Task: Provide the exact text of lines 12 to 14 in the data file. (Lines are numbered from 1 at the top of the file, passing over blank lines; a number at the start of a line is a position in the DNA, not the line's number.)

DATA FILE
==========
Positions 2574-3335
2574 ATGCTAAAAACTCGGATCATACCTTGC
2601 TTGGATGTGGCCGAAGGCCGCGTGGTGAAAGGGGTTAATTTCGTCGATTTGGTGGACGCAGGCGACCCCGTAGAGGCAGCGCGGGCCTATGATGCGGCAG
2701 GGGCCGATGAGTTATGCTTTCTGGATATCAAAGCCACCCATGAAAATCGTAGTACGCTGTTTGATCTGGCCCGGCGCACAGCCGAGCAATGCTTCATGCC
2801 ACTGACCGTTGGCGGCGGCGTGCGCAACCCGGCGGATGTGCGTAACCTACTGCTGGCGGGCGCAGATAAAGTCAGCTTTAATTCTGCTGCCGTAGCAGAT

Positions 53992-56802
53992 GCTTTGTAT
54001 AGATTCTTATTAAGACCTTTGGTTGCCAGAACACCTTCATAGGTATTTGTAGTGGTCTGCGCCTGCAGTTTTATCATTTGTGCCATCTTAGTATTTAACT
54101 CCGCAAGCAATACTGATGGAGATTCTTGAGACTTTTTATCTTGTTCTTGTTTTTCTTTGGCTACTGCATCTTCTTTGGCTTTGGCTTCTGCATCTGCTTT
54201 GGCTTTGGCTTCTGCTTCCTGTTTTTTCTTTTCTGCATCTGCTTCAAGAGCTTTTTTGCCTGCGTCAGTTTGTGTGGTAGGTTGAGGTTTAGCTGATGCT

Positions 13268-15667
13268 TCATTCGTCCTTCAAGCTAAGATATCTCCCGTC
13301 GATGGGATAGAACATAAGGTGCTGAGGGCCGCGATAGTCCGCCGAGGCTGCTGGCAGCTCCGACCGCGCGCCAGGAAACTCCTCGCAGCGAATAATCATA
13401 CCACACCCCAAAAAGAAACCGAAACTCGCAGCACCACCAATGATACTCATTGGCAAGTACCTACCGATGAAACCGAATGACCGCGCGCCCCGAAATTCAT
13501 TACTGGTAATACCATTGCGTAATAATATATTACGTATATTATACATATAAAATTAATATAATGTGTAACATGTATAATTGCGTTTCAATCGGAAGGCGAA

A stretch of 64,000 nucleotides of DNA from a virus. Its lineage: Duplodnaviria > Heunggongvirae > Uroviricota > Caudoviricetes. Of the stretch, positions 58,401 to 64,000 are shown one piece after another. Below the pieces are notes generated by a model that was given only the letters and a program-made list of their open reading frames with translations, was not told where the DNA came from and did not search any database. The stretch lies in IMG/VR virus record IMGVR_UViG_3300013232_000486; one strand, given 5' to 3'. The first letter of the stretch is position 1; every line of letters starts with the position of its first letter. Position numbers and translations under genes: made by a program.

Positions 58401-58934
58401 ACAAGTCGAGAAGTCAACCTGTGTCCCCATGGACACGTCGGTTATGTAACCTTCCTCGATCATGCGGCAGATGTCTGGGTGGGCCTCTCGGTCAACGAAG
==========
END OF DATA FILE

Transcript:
13268 TCATTCGTCCTTCAAGCTAAGATATCTCCCGTC
13301 GATGGGATAGAACATAAGGTGCTGAGGGCCGCGATAGTCCGCCGAGGCTGCTGGCAGCTCCGACCGCGCGCCAGGAAACTCCTCGCAGCGAATAATCATA
13401 CCACACCCCAAAAAGAAACCGAAACTCGCAGCACCACCAATGATACTCATTGGCAAGTACCTACCGATGAAACCGAATGACCGCGCGCCCCGAAATTCAT